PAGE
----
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Praying in the Spirit: Now That You’ve Spoken in Tongues

 

We may pray in tongues when we have no idea of what we should be praying. “… [T]he Spirit helps us in our weakness. We do not know what we ought to pray [proseuchomai], but the Spirit himself intercedes for us with groans that words cannot express. And he who searches our hearts knows the mind of the Spirit, because the Spirit intercedes for the Saints in accordance with God’s will” (Romans 8:26-27). When the doctors themselves are baffled, how then do we pray? When a loved one’s arrival is long overdue, how then do we pray? When an important and difficult decision must be made and there is no clear direction, how then do we pray? Romans 8:26-27 assures us that we need not feel helpless just because we do not know what to pray, for the language of the Spirit will intercede for us. The Spirit who knows our hearts and knows our situations and knows the will of God cannot pray amiss! Praise God!

 

In relating all of these verses to praying in tongues, I am not claiming that they were written originally with tongues in mind. But I am saying the apostle Paul made this connection when he wrote under divine inspiration the tongues may be used for prayer, praise, or thanksgiving (see 1 Cor. 14:14-17). Here, Paul uses the same terms he used to describe his communication to God in his learned language.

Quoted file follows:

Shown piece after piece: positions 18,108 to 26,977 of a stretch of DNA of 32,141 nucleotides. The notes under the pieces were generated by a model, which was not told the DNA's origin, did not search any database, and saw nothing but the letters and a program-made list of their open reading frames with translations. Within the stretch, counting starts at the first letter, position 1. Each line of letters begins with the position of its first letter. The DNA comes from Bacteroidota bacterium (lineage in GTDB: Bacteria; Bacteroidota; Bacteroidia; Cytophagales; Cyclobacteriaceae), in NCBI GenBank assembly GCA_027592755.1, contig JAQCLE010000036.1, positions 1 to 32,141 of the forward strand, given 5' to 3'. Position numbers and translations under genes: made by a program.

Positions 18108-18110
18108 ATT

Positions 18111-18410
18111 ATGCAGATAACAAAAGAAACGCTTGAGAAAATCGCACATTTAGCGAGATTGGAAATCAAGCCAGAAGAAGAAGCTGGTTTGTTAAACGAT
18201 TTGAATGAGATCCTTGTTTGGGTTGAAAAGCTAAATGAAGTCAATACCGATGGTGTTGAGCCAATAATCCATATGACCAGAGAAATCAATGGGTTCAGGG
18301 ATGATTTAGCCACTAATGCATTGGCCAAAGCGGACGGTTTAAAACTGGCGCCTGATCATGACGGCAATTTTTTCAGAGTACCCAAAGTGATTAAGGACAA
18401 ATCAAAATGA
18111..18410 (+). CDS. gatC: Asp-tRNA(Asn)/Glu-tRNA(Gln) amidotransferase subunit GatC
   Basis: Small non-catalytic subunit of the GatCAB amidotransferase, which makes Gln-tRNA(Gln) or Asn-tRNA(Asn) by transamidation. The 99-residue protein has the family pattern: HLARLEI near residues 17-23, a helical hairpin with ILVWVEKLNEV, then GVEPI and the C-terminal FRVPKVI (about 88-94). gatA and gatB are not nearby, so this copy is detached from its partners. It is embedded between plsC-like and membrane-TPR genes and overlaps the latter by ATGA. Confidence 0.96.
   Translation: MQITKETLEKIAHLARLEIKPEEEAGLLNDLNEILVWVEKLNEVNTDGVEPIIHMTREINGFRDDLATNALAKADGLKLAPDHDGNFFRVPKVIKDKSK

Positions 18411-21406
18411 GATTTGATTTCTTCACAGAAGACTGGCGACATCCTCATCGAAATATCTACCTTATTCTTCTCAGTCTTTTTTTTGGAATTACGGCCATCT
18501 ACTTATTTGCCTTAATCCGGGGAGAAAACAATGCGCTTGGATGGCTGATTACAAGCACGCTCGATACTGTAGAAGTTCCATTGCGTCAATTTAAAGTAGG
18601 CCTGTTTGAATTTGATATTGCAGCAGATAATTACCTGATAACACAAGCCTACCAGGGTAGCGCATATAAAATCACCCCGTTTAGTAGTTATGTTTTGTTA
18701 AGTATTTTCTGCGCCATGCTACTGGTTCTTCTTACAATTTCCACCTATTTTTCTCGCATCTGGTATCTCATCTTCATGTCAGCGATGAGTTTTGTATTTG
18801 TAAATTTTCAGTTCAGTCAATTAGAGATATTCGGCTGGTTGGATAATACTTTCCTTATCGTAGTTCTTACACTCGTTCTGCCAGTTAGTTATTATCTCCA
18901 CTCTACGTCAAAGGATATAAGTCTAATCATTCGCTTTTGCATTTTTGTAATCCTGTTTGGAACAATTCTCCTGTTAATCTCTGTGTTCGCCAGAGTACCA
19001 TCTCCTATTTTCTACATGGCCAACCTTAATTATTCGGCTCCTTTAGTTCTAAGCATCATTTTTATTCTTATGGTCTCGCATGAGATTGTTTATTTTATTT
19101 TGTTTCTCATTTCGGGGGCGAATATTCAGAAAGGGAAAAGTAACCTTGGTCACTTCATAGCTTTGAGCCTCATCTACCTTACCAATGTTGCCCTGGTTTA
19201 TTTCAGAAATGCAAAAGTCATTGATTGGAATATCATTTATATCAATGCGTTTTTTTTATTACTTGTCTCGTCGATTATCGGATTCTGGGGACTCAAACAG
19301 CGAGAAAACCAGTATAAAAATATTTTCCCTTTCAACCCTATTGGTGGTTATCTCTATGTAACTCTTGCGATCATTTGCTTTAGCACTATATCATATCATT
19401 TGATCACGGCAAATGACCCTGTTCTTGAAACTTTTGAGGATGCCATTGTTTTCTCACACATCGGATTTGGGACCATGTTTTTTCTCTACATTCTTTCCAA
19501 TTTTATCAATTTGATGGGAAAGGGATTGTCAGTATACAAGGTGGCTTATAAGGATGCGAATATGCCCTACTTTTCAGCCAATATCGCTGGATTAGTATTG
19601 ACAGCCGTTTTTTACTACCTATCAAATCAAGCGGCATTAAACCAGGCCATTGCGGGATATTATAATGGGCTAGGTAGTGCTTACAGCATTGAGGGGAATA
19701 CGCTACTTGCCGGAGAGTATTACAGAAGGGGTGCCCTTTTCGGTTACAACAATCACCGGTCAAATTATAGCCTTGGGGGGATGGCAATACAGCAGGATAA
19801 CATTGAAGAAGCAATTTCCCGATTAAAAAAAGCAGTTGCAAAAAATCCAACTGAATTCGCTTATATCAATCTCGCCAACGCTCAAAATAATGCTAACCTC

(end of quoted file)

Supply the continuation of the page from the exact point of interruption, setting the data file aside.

By surveying the many ways in which the Christian may address God with a prayer language, I hope that I have opened new doors for Pentecostals and charismatics who had thought their experience was to be a rare and singular one. I urge you to make the same resolution that the apostle Paul made: to pray with your spirit and with your mind (1 Cor. 14: 15).

PR

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Category: Spirit, Winter 2001

About the Author: Robert W. Graves, M. A. (Literary Studies, Georgia State University), is the co-founder and president of The Foundation for Pentecostal Scholarship, Inc., a non-profit organization supporting Pentecostal scholarship through research grants. He is a Christian educator and a former faculty member of Southwestern Assemblies of God College in Waxahachie, Texas, and Kennesaw State University (adjunct). He edited and contributed to Strangers to Fire: When Tradition Trumps Scripture and is the author of Increasing Your Theological Vocabulary, Praying in the Spirit (1987 and Second Edition, 2017) and The Gospel According to Angels (Chosen Books, 1998).

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